Thursday, May 20, 2010

The North Korean denial 

The aftermath of the sinking of the South Korean vessel Cheonan in late March is getting more tense, following the the disclosure of the results of an international forensic examination of the wreckage, and a denial by North Korea.
Investigators from the five-nation team said detailed scientific analysis of the wreckage, as well as fragments recovered from the waters where the Cheonan went down, point to North Korean involvement.

Torpedo fragments found on the seabed "perfectly match" the schematics of a North Korean-made torpedo Pyongyang has tried to sell abroad, chief investigator Yoon Duk-yong said. A serial number on one piece is consistent with markings from a North Korean torpedo that Seoul obtained years earlier, he said.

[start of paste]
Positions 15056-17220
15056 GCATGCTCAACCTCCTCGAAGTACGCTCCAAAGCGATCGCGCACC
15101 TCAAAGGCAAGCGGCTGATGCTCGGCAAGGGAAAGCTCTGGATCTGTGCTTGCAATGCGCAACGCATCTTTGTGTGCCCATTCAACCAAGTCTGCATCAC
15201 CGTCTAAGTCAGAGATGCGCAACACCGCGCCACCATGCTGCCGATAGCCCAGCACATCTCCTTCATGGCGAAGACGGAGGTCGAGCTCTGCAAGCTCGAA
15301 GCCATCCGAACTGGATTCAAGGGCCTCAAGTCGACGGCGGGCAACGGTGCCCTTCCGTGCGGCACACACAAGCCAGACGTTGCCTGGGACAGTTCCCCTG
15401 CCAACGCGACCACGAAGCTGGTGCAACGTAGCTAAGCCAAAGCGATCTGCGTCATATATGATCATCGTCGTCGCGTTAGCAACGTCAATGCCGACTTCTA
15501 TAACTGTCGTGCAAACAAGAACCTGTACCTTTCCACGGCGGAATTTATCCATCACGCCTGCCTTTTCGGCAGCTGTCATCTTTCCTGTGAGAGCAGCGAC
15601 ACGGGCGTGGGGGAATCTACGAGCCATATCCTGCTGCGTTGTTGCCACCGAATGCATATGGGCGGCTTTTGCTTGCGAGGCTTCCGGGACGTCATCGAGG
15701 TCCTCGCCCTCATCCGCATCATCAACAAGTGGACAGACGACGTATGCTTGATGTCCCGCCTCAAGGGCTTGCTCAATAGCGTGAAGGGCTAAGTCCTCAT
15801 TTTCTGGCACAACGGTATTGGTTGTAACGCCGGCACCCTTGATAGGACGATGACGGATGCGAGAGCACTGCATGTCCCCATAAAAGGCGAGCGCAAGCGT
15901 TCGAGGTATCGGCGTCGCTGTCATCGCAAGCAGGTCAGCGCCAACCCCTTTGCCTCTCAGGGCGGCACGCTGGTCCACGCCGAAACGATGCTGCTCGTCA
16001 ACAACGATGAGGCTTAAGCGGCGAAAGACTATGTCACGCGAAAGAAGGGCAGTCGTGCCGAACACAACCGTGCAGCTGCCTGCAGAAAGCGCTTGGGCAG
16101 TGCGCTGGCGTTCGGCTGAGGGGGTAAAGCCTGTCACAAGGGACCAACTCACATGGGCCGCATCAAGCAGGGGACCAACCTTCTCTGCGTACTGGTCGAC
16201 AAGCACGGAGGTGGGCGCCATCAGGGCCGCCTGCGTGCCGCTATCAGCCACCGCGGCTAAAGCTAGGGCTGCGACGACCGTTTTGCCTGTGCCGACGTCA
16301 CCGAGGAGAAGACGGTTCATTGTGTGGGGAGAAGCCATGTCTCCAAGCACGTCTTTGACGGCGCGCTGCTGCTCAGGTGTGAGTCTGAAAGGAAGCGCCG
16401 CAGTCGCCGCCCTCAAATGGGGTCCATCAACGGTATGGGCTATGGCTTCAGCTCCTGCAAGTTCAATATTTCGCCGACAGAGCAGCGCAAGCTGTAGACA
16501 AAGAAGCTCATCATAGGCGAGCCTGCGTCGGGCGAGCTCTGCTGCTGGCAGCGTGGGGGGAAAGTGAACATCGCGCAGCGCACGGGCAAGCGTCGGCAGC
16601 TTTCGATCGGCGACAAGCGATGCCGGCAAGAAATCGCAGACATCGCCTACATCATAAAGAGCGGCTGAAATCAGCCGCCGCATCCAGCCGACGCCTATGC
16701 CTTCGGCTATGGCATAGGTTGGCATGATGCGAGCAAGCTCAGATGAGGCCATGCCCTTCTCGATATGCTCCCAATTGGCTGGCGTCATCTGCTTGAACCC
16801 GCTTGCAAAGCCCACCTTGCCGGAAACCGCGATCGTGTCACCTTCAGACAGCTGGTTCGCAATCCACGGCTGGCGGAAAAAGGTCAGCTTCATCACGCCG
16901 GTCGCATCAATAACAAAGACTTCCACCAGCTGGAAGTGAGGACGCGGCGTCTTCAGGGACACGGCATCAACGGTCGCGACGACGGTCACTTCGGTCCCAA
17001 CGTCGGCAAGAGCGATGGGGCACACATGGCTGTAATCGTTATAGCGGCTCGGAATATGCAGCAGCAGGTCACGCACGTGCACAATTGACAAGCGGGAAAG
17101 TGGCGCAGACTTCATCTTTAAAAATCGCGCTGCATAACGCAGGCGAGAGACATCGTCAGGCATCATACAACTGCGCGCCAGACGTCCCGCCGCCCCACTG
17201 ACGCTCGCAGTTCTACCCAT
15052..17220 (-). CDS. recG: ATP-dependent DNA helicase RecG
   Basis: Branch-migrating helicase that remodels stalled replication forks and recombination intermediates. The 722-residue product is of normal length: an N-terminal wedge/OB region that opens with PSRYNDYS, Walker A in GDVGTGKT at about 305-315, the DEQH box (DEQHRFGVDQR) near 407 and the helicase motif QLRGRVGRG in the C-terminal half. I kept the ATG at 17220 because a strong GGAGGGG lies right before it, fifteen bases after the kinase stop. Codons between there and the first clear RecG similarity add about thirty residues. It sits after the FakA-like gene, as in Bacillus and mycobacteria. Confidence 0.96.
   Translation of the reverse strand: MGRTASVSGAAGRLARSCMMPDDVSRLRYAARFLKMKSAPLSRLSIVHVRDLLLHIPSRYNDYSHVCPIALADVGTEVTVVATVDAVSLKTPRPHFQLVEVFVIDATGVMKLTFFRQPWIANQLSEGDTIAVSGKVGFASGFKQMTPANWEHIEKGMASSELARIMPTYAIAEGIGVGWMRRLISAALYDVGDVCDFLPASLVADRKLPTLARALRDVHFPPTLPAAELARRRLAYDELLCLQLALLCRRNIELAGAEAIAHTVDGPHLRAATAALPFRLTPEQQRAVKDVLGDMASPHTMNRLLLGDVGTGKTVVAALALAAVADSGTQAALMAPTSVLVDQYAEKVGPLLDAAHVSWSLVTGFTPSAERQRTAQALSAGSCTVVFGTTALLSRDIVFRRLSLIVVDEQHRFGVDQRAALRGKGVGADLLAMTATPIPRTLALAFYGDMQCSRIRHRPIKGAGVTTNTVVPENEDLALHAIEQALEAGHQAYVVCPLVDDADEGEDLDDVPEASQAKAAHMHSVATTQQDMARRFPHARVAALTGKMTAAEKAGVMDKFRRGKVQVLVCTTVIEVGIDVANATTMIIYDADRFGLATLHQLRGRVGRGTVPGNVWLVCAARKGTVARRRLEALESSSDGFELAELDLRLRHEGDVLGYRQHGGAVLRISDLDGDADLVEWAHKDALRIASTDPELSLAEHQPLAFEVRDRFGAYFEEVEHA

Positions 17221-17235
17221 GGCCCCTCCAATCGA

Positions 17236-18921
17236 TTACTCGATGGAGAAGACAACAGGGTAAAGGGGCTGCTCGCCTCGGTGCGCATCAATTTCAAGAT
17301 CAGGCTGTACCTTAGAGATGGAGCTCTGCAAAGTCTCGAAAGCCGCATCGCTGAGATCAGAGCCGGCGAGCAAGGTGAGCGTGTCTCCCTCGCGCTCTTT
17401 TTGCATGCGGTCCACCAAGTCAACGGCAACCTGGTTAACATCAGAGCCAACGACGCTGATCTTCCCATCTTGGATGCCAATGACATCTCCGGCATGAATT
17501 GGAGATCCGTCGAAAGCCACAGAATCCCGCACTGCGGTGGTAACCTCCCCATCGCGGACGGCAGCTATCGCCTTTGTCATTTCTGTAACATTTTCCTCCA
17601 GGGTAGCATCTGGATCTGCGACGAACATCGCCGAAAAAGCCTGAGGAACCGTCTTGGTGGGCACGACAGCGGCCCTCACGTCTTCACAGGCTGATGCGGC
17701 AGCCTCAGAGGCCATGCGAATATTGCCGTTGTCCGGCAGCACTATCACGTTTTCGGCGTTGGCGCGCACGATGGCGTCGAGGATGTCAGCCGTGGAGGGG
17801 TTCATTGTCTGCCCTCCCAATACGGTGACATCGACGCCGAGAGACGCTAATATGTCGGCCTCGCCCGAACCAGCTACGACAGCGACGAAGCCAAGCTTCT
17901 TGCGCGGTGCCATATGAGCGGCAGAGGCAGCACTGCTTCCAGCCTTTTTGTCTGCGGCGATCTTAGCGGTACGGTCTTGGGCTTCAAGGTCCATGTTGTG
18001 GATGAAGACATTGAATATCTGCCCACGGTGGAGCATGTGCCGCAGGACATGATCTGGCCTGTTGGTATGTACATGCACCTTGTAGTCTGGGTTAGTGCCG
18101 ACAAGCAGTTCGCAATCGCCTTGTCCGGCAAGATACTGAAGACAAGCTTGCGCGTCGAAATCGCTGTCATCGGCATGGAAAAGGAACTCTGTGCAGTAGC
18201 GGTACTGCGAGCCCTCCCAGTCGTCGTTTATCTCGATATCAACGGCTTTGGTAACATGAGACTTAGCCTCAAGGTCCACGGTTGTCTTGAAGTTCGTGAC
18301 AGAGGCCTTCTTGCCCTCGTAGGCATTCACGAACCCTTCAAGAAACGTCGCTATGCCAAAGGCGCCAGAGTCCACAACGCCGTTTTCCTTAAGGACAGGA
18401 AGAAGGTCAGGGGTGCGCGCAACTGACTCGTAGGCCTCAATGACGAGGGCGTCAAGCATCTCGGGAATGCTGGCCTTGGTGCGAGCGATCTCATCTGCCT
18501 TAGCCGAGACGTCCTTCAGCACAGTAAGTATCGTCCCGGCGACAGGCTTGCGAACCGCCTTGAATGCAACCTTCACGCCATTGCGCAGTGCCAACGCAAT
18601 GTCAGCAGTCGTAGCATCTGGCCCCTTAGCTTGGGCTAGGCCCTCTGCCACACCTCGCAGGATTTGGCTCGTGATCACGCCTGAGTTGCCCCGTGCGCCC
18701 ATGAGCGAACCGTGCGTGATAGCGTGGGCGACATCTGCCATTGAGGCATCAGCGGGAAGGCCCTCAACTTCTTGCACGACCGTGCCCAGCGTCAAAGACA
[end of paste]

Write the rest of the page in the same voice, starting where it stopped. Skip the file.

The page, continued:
"The evidence points overwhelmingly to the conclusion that the torpedo was fired by a North Korean submarine," he said. "There is no other plausible explanation."

Pak, the North Korean military official, dismissed it as faked evidence.
That North Korea would go the denial route, instead of retorting, "yup, we did it, you were in our waters, whatchagonnadoaboutit," is interesting in an of itself, but will serve to prolong the tension around the incident, as Seoul considers taking its claims to the U.N. Security Council. The Security Council does not have a recent history of responding decisively or to much effect in such matters.

For more CSI-like details of the Cheonan sinking, the Christian Science Monitor has an excellent article.

I don't believe that this will devolve into a shooting war, because the outcome of such a conflict would be pretty bad for both sides, and South Korea isn't seriously considering that option. It will be added to the long list of similar incidents (of greater and lesser lethality) over the past five-plus decades, since the signing of the 1953 truce.